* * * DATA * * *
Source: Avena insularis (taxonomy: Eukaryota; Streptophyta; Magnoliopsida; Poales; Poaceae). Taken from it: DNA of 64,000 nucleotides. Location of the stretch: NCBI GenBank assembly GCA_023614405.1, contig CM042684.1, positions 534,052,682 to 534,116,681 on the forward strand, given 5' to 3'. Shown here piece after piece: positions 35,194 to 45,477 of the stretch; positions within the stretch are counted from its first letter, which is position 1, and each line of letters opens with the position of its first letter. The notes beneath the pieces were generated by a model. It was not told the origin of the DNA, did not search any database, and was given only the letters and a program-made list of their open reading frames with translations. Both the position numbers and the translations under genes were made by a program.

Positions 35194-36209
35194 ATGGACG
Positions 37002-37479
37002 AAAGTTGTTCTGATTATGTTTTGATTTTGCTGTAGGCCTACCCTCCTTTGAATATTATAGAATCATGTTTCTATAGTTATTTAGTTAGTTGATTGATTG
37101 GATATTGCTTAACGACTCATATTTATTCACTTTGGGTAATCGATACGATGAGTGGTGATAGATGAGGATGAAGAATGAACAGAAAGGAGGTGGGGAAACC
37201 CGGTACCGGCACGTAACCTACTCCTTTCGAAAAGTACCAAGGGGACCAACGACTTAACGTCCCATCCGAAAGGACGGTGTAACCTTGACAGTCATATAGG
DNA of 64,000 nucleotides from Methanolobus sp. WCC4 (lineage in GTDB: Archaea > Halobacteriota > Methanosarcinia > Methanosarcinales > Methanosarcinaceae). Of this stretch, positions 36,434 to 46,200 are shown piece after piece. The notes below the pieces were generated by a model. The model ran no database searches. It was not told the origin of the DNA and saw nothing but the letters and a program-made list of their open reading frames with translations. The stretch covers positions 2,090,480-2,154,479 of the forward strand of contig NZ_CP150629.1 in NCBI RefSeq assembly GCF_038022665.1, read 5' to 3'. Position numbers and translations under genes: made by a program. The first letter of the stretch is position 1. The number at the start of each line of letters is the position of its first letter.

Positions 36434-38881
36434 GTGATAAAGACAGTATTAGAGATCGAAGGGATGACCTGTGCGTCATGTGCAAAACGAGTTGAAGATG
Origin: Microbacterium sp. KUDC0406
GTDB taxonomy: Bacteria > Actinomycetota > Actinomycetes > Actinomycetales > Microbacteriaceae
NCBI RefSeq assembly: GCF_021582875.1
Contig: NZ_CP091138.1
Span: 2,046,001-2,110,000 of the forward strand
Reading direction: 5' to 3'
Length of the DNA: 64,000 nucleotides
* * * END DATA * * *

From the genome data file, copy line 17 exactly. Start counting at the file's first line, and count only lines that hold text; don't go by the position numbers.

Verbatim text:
Length of the DNA: 64,000 nucleotides